FIRE AND GAS SYSTEMS
Graduate Diploma of Engineering (Electrical and Instrumentation in Oil and Gas)
Duration: 1 year
Master of Engineering (Electrical and Instrumentation in Oil and Gas) Duration: 2 years
Grad Dip total course credit points = 24 (3 credits x 8 (units))
Masters total course credit points = 48
(12 credits (Thesis) + 3 credits x 12 (units))
Mode of Delivery
Combination of modes: Online synchronous lectures; asynchronous discussion groups, videos, remote and cloud-based labs (simulations); web and video conferencing tutorials. High emphasis on personal and group self-study.
Delivery/ Contact Hours per week
Student workload including “contact hours” = 10 hours per week: Lecture 1 hour
Tutorial Lecture 1 hours
Practical / Lab 1 hour (where relevant) Personal Study recommended - 7 hours
Students will be provided with Blackboard Collaborate (or similar) for video and web conferencing. This will allow them to attend lectures, interact with lecturers and fellow students, and use the Remote Lab facility. Students will be required to download the latest version of Java and .NET in order to use these packages.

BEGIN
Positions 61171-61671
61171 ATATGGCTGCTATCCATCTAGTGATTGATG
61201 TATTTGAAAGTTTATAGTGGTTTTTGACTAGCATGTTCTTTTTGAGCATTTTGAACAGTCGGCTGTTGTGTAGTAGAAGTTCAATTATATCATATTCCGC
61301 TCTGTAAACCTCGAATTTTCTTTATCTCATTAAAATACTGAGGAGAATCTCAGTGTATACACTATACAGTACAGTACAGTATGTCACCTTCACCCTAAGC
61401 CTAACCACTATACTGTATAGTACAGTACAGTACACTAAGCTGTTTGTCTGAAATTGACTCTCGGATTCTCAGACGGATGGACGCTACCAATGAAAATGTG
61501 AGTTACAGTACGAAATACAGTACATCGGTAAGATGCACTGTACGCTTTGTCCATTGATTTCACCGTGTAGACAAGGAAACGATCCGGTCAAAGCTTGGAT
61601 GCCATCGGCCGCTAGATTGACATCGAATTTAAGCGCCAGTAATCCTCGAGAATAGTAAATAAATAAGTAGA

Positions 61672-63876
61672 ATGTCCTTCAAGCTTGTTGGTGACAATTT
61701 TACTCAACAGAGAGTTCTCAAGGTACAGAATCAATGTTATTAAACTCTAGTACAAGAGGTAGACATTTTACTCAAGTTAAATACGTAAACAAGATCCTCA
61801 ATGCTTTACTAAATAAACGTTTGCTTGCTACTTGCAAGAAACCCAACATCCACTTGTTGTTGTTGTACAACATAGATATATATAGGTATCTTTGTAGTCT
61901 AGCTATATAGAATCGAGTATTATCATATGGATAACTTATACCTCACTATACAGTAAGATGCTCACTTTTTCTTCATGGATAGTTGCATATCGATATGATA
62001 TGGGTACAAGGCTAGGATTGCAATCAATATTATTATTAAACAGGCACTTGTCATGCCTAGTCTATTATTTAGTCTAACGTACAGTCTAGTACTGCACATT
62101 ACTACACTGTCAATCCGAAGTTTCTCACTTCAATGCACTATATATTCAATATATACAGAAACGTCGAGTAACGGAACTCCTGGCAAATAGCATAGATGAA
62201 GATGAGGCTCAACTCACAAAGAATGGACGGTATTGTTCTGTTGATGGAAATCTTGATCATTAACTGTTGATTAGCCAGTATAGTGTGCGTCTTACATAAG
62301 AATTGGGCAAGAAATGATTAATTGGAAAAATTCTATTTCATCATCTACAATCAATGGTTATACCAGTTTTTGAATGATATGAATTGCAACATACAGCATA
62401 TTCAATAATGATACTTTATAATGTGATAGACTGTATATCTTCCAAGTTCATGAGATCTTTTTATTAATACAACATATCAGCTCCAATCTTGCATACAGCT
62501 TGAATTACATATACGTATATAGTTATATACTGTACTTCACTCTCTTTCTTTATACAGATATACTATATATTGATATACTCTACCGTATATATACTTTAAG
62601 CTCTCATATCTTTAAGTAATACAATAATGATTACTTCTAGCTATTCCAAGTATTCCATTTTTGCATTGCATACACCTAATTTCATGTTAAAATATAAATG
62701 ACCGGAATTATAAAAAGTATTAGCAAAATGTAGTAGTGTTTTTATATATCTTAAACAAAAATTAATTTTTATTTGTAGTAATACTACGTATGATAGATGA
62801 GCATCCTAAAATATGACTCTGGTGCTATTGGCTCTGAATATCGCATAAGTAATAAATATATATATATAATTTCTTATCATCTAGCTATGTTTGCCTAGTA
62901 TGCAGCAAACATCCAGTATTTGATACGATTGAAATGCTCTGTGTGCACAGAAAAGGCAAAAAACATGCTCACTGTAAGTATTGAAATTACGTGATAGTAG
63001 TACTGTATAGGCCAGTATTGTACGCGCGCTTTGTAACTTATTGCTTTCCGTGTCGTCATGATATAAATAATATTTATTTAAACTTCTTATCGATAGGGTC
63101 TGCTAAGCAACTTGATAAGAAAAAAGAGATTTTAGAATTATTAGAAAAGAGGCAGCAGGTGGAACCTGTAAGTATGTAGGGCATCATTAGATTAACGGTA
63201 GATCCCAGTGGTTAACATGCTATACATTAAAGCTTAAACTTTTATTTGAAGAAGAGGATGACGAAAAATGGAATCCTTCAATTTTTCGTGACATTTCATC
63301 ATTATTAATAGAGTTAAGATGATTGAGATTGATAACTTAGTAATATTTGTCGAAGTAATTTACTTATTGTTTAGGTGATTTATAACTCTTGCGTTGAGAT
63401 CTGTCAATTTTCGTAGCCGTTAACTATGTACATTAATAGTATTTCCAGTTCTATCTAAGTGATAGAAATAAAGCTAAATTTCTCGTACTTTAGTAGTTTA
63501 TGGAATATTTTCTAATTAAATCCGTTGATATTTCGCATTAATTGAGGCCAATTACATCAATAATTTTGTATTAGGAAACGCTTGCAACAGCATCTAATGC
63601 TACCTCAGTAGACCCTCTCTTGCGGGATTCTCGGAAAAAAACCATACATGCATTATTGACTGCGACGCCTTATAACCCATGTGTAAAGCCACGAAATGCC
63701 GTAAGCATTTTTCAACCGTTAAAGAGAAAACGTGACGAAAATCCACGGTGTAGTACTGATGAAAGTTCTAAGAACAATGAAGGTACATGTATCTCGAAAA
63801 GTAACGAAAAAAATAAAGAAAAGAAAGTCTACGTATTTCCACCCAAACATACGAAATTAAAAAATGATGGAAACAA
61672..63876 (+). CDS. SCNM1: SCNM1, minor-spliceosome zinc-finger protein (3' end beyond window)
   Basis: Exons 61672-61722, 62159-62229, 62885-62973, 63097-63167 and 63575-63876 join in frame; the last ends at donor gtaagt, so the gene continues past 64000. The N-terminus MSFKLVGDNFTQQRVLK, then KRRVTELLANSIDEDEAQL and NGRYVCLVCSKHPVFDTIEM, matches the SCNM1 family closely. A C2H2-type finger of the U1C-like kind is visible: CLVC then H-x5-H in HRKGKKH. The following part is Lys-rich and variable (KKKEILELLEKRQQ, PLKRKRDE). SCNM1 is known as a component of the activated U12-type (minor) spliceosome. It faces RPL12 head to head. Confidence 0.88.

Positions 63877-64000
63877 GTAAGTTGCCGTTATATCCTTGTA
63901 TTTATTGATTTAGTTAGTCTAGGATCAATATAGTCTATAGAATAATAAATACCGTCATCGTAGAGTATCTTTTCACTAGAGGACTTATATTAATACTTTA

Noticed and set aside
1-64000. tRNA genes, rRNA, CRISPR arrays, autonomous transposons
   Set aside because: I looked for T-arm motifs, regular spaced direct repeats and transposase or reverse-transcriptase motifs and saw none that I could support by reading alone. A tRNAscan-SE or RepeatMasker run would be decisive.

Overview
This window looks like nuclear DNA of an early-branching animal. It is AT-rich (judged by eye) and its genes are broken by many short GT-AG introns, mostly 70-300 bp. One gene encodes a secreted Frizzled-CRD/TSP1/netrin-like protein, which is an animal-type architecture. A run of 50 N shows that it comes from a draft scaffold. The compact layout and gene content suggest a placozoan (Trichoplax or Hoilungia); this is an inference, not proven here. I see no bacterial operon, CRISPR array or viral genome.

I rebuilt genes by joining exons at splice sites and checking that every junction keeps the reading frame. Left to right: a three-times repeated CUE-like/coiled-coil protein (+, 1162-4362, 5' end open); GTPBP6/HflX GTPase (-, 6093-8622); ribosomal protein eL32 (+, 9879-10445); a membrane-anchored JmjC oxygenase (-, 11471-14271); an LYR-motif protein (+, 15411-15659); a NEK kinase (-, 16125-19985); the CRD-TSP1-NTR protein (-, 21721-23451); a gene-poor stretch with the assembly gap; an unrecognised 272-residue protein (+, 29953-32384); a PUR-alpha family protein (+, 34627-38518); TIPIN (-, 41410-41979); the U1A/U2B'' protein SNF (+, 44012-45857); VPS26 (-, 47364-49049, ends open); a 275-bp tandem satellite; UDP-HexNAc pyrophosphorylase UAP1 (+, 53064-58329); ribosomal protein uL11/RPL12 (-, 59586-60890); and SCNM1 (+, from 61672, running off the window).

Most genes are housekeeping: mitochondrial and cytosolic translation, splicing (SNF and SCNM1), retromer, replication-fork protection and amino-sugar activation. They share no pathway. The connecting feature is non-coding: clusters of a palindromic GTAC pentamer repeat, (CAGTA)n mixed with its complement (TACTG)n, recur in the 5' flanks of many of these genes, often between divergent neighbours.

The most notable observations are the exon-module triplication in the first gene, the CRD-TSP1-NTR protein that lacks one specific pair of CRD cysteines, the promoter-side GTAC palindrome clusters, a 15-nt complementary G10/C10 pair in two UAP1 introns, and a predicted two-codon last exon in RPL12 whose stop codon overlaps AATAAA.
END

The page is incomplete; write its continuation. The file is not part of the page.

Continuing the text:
For ease of communicating with peers and lecturers, installation of this package is recommended.
It is recommended that students install at least a 2007 version of the Microsoft Office. Older versions will work, but sometimes create issues with file compatibility. If individuals are reluctant to use these, they can also use Open Office (www.openoffice.org).
As students are co-operating with people from throughout the world with a multitude of different PCs, it is recommended that they have good quality up-to-date virus detection software installed. The free version of AVG is sufficient. A thorough automated scan of computers at least once a week is recommended.